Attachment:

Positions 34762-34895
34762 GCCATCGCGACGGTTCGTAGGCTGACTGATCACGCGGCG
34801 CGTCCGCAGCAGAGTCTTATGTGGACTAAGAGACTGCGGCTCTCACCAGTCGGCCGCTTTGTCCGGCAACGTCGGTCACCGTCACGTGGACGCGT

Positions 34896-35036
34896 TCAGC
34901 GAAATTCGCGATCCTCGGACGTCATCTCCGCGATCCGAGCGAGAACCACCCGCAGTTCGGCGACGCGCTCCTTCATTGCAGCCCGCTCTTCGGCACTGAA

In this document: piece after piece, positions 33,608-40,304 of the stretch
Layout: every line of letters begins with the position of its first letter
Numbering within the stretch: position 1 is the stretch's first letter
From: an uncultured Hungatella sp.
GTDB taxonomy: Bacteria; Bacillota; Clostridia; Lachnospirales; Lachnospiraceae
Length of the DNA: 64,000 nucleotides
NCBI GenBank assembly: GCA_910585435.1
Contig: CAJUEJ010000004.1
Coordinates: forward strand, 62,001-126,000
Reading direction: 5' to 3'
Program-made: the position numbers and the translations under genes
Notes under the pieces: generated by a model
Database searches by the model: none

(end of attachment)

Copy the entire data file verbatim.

Positions 34762-34895
34762 GCCATCGCGACGGTTCGTAGGCTGACTGATCACGCGGCG
34801 CGTCCGCAGCAGAGTCTTATGTGGACTAAGAGACTGCGGCTCTCACCAGTCGGCCGCTTTGTCCGGCAACGTCGGTCACCGTCACGTGGACGCGT

Positions 34896-35036
34896 TCAGC
34901 GAAATTCGCGATCCTCGGACGTCATCTCCGCGATCCGAGCGAGAACCACCCGCAGTTCGGCGACGCGCTCCTTCATTGCAGCCCGCTCTTCGGCACTGAA

In this document: piece after piece, positions 33,608-40,304 of the stretch
Layout: every line of letters begins with the position of its first letter
Numbering within the stretch: position 1 is the stretch's first letter
From: an uncultured Hungatella sp.
GTDB taxonomy: Bacteria; Bacillota; Clostridia; Lachnospirales; Lachnospiraceae
Length of the DNA: 64,000 nucleotides
NCBI GenBank assembly: GCA_910585435.1
Contig: CAJUEJ010000004.1
Coordinates: forward strand, 62,001-126,000
Reading direction: 5' to 3'
Program-made: the position numbers and the translations under genes
Notes under the pieces: generated by a model
Database searches by the model: none